Texan Is the Stuff of Legends in the Taxidermy World
By Destinee Reyes
SHIRO, Texas — In this small East Texas community sits an unassuming white shed. Its appearance doesn’t hint at what is inside: works of art created by a living legend in the field of taxidermy.
This is Joe Kish’s workshop. A life-size, urethane foam elephant head hangs on one wall, ready for the final touches that will turn it into an impressive trophy. A urethane foam model of a crocodile sits on a table, waiting for Kish to apply the skin.
Kish, 74, is an award-winning taxidermist who has revolutionized the field of taxidermy: he spearheaded the creation of national quality standards, created taxidermy competitions, and created his own taxidermy magazine.
Just last year at Breakthrough magazine’s World Taxidermy and Fish Carving Championships in Springfield, Missouri, he received the lifetime achievement award, becoming only the fourth winner of the honor.
James Poerner, a taxidermist and board member on the Texas Taxidermy Association, said Kish has been honored many times by their industry group.
“Joe is an absolute pioneer in our industry,” he said.
For Kish, it all began in the 1940s.
“From the time I can remember, I was fascinated with animals,” he said.
Kish grew up on a farm about 23 miles from Pittsburgh, Pennsylvania, and always admired the beauty of birds and animals. He asked his father for a rabbit skin several times. His father eventually obliged, and Kish added it to his collections of insects and animal skulls.
When he was 11 years old, during a school trip to the Carnegie Museum of Natural History in Pittsburgh, he was fascinated by the mounted animals in the dioramas. In high school, he took a correspondence course in taxidermy. But it would be a little bit longer for his passion to find its place.
After graduating from Penn Joint High School in Claridge, Pennsylvania, he served three years in the Army. On the way back home from service in Germany, he stopped at the 1964 New York World’s Fair, where he was was impressed by the life-sized dinosaurs on display. He won an apprenticeship at the Carnegie Museum, but was unsatisfied with his first professional experience.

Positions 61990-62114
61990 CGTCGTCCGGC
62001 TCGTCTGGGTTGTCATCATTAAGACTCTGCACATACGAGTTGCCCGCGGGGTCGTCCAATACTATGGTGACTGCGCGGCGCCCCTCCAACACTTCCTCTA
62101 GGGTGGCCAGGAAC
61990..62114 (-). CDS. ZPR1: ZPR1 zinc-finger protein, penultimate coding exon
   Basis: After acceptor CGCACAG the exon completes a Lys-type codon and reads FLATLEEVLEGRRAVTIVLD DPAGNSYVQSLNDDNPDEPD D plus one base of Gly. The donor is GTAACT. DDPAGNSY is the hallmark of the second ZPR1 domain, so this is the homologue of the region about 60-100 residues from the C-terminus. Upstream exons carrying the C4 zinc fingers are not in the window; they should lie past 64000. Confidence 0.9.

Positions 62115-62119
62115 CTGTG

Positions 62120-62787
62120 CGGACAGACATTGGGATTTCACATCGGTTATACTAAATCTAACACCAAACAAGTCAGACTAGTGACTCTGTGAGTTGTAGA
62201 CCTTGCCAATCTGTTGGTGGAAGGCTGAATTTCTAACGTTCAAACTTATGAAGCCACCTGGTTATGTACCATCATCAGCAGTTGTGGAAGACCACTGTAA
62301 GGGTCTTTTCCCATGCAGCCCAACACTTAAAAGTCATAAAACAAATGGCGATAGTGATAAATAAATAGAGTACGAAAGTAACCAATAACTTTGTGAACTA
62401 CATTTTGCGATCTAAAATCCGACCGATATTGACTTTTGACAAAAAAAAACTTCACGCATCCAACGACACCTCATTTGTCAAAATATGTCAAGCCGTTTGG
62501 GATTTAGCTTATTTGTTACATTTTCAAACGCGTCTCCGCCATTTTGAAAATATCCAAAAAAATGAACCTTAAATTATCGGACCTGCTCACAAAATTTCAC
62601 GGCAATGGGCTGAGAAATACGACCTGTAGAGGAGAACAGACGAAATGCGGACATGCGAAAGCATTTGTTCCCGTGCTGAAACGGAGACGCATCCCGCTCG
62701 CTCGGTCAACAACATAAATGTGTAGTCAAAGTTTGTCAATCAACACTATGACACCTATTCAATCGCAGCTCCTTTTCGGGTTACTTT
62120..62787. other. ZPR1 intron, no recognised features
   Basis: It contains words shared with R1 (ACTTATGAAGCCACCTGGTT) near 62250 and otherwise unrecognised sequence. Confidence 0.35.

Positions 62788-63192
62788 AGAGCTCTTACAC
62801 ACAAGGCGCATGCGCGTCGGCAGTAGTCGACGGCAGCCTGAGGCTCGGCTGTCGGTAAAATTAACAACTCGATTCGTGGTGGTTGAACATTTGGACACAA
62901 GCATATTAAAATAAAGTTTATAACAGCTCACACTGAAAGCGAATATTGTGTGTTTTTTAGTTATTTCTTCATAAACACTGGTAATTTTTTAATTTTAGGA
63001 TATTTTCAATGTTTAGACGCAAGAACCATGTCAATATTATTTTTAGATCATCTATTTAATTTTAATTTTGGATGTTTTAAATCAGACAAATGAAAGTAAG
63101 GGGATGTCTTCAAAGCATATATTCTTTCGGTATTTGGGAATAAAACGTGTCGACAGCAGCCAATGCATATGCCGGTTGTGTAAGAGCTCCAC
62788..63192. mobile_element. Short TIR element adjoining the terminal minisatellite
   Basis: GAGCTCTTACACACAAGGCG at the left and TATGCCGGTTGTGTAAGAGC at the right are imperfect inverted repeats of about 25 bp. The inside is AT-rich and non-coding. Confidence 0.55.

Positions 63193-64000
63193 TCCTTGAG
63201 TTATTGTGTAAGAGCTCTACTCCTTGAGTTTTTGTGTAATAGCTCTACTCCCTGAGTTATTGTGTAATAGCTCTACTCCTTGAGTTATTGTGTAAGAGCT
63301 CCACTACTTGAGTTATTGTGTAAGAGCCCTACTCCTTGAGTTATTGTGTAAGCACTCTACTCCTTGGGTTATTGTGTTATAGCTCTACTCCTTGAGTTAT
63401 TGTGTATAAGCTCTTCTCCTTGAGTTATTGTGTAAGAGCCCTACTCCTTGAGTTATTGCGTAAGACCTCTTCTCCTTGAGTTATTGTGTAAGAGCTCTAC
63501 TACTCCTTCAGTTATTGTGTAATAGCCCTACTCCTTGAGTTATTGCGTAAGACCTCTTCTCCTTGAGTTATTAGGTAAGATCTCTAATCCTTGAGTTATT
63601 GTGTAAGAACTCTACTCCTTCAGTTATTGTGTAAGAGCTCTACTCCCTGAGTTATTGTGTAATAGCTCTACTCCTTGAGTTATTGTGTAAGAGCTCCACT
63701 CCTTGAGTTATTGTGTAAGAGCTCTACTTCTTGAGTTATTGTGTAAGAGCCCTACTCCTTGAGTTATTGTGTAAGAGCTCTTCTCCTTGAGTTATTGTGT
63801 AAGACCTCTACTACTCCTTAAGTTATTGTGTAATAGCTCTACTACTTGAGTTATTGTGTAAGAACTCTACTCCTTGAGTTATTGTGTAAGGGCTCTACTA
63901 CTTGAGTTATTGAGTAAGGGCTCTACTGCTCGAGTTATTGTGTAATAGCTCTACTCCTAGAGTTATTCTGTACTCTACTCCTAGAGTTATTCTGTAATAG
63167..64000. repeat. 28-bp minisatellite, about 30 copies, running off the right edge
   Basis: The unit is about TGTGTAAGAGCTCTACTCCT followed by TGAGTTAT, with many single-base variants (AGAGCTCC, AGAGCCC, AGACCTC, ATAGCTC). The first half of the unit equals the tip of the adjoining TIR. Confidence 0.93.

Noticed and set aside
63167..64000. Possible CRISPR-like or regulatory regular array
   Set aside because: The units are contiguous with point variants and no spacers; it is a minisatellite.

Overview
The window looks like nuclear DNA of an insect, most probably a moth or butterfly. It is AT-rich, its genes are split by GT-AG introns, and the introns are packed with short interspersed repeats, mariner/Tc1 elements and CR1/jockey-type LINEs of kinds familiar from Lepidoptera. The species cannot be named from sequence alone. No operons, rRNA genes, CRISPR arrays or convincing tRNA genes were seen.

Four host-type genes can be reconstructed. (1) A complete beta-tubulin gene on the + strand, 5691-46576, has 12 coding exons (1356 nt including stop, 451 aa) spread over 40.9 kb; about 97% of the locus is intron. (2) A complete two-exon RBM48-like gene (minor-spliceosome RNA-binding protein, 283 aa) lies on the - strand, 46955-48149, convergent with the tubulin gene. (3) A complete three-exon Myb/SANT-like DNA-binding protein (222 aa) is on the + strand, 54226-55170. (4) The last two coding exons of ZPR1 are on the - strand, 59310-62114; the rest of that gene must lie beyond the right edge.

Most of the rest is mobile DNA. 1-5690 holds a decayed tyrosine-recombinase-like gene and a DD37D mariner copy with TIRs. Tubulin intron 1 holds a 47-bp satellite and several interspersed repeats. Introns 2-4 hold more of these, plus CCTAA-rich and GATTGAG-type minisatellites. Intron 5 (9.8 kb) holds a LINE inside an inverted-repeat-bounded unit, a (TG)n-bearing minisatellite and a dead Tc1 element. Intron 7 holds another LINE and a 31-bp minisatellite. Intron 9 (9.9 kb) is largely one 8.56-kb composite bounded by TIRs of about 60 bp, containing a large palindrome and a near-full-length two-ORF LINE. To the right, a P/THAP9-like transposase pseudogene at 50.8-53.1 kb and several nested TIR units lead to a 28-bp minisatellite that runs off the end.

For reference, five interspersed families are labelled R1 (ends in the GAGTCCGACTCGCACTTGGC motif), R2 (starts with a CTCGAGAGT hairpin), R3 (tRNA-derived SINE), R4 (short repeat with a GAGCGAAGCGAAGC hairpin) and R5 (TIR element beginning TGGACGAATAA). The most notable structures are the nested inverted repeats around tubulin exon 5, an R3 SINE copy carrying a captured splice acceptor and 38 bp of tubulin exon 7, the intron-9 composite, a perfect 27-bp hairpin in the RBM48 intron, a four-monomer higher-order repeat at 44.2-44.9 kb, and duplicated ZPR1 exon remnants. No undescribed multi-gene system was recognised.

“I was going nowhere,” he said.
Over the next several years, he moved from state to state. He was a city cop for four years in Albuquerque, but practiced taxidermy on the side. In 1970, he moved to Denver and worked under top taxidermists.
But he was not happy with the low quality of work in the profession, partly because there were no national standards for taxidermists to follow.
“The longer I looked at it,” Kish said, “The more I thought, ‘Man, doesn’t anyone know how to do anything?’”
So Kish decided to host his own competition and convention in Denver. His first event had 125 competitors. Kish also published a magazine, Taxidermy Review.
Kish insisted there was a way to tell when a piece of taxidermy was good or bad, and pushed his standards for excellence: craftsmanship, artistry and anatomical accuracy. Every year, the contestants entering Kish’s competitions got better and better.
Kish never made any money from his innovations, but that was fine by him.
“I fulfilled and satisfied myself,” he said. “I didn’t want to be a businessman; I wanted to be a sculptor,” meaning someone who creates the mannequin, or forms, over which the hide or skin is applied.
His method is exacting. To start a new project, Kish consults an enormous library of reference material that fills a large cabinet in his workshop – books, binders and manila folders on his past projects — to see what’s needed to make his work look as lifelike as possible.
Depending on the animal, he will sculpt the form out of urethane foam — preferred for animals with long hair or patterned hides, such as a crocodile – or clay, which allows him to add anatomical or other details before applying the skin to the form.
It can take a month of eight-hour days for a large animal, such as a crocodile – longer if repeated fittings of the skin are needed.
He’s tackled projects as large as a full-sized elephant.
Twelve years ago, Kish settled in Shiro, after a friend who lived there told him it was time for him to stop moving around. He still does taxidermy for customers and helps other taxidermists when they need his time or expertise. He’s helped mount full-sized elephants at sporting goods stores and even traveled to Taiwan, helping to set up a new natural history museum there.
“He’s very talented in the industry,” said Larry Blomquist, publisher of Breakthrough magazine.
“He turned this entire taxidermy industry around,” Blomquist said. “He was very instrumental in a lot of changes that needed to come.”